Ted Cruz Is A 'Natural Born Citizen,' Board Of Election Finds

"Further discussion on this issue is unnecessary."
Maybe the largely academic debate over Ted Cruz's eligibility will die once and for all.
Maybe the largely academic debate over Ted Cruz's eligibility will die once and for all.

On the same day he won the Republican Iowa caucus, Sen. Ted Cruz of Texas got a favorable decision from the Illinois Board of Elections, which ruled that he met the citizenship criteria to appear on the state's primary ballot.

Two objectors, Lawrence Joyce and William Graham, had challenged Cruz's presidential bid with the board, contending that his name should not appear on the March 15 ballot because his candidacy did not comply with Article II of the Constitution.

Adopting the recommendations of a hearing officer who considered the matter last week, the board of elections on Monday rejected both objections, ruled Cruz eligible and ordered that his name be certified for the election.

"The Candidate is a natural born citizen by virtue of being born in Canada to his mother who was a U.S. citizen at the time of his birth," the board said, reasoning that Cruz met the criteria because he "did not have to take any steps or go through a naturalization process at some point after birth."

Both objections, which on their face seemed to carry little weight, had forced lawyers for Cruz to formally respond and offer appropriate counterarguments.

In response to the filings, Cruz's lawyers relied on Supreme Court precedent, legal history and articles from noted constitutional scholars to defend the view that he is in fact "natural born" within the meaning of the Constitution.

The lawyers also pointed to the valid candidacies of two former Republican hopefuls, Sen. John McCain of Arizona and former Michigan Gov. George Romney, as examples of presidential runs that received the blessing of Congress, courts and other means to proceed, despite the fact that both men were born abroad and raised eligibility questions.

These and other sources of authority, the lawyers said, "all command the same conclusion" that Cruz complies with the "natural born" requirement.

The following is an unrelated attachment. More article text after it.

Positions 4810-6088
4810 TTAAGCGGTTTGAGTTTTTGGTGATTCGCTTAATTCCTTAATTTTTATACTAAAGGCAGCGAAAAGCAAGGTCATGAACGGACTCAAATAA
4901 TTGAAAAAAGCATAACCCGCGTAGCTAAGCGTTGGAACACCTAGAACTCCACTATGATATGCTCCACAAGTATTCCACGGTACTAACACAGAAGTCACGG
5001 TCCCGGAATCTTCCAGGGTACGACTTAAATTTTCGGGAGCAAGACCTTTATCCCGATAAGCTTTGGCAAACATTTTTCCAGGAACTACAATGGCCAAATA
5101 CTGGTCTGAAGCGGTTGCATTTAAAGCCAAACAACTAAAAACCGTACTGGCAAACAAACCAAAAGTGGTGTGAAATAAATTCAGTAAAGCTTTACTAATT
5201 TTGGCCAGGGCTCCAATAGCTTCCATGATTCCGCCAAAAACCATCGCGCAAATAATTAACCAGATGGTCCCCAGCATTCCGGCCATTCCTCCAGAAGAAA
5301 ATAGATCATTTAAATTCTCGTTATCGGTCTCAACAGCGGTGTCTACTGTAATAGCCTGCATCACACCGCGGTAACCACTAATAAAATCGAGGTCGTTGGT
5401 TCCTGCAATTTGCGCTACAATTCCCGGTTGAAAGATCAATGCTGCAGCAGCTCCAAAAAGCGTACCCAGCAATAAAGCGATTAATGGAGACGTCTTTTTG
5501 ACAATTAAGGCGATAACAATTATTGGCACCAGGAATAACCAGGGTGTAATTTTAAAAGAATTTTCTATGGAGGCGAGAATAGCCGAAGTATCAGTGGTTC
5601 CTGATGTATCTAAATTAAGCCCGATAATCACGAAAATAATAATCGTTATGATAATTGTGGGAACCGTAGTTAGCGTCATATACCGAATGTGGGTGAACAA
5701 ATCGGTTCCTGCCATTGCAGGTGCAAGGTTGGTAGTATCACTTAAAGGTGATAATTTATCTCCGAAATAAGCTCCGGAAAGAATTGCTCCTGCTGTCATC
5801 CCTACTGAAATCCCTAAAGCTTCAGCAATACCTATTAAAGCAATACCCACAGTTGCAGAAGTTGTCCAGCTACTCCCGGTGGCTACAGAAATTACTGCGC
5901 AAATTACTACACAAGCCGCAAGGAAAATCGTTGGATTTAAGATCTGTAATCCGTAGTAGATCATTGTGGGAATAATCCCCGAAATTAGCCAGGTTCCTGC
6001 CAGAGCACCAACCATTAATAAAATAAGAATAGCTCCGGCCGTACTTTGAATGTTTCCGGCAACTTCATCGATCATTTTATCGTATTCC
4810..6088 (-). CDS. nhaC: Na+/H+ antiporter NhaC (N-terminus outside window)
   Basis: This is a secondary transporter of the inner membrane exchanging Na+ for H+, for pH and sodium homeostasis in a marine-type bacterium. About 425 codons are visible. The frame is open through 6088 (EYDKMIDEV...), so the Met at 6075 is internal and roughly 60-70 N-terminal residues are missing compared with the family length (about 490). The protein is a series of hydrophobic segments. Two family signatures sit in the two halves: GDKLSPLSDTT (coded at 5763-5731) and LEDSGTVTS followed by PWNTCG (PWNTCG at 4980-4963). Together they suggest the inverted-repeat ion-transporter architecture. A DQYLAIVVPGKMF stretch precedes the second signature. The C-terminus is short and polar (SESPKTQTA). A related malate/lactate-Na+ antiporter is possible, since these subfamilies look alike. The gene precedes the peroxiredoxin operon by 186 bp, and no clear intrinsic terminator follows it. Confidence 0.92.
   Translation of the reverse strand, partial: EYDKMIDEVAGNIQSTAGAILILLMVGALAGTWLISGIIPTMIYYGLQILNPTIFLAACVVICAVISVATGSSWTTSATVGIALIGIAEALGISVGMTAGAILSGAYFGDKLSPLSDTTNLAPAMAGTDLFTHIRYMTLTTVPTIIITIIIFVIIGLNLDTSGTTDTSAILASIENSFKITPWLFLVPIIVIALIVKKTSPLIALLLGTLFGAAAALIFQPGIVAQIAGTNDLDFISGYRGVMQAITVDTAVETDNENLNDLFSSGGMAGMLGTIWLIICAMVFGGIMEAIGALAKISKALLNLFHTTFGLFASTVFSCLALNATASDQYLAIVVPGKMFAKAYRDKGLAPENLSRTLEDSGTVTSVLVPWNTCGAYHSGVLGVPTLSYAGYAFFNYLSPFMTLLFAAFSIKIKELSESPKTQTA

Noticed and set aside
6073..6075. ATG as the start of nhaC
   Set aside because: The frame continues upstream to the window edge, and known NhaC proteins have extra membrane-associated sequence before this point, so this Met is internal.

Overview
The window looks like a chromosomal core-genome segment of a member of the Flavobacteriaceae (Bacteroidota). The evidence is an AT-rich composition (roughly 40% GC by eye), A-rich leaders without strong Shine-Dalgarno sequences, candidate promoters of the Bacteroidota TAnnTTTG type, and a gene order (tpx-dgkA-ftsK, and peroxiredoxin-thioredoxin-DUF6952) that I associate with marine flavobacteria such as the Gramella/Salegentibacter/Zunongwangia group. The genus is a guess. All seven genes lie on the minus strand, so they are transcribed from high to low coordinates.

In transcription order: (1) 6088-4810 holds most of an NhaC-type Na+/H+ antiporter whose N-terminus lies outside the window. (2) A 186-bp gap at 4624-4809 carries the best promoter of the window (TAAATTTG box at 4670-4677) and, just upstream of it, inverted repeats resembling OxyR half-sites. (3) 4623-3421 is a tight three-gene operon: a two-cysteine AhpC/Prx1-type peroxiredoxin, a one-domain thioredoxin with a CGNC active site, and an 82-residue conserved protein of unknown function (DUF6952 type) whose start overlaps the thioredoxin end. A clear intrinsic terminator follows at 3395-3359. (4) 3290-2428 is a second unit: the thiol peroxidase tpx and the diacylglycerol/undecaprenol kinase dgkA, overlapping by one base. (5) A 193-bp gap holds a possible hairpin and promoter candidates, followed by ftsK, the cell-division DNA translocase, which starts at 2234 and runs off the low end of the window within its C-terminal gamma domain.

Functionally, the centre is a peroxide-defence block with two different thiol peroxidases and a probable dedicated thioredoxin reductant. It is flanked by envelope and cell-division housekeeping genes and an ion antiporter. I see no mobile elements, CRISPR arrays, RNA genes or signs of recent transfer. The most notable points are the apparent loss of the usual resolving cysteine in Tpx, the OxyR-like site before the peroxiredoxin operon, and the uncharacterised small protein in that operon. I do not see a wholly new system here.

Agenda minutes for the Illinois Board of Elections -- which include its determinations in the two challenges to Cruz's eligibility plus a separate one Graham filed against Sen. Marco Rubio (R-Fla.) -- can be found here.

Reached by phone on Tuesday, Joyce -- who is listed as an attorney in Illinois but doesn't actively practice law -- told The Huffington Post he's not planning an appeal of the board's determination due to lack of resources. He said, however, that he hopes "somebody else takes up the cause" against Cruz.

A deafening birther debate over whether Cruz satisfied the constitutional standard for the presidency emerged in the months leading up to Monday's Iowa caucus -- fueled in large part by attacks from fellow Republican candidate Donald Trump, who wouldn't let up mere days before voting began.

As if addressing the magnate directly, the Illinois Board of Elections was conclusive in its findings: "Further discussion on this issue is unnecessary."

But a New Hampshire ballot commission in January was a little more tentative.

In rejecting a similar challenge to Cruz's eligibility to appear on the ballot for the state primary, which is scheduled for next week, the commission recognized that a suitable court should settle the matter -- "so that all election officials and the American people know once and for all the definition of 'natural born citizen.'"

That, the commission said, "would be helpful in avoiding uncertainty."

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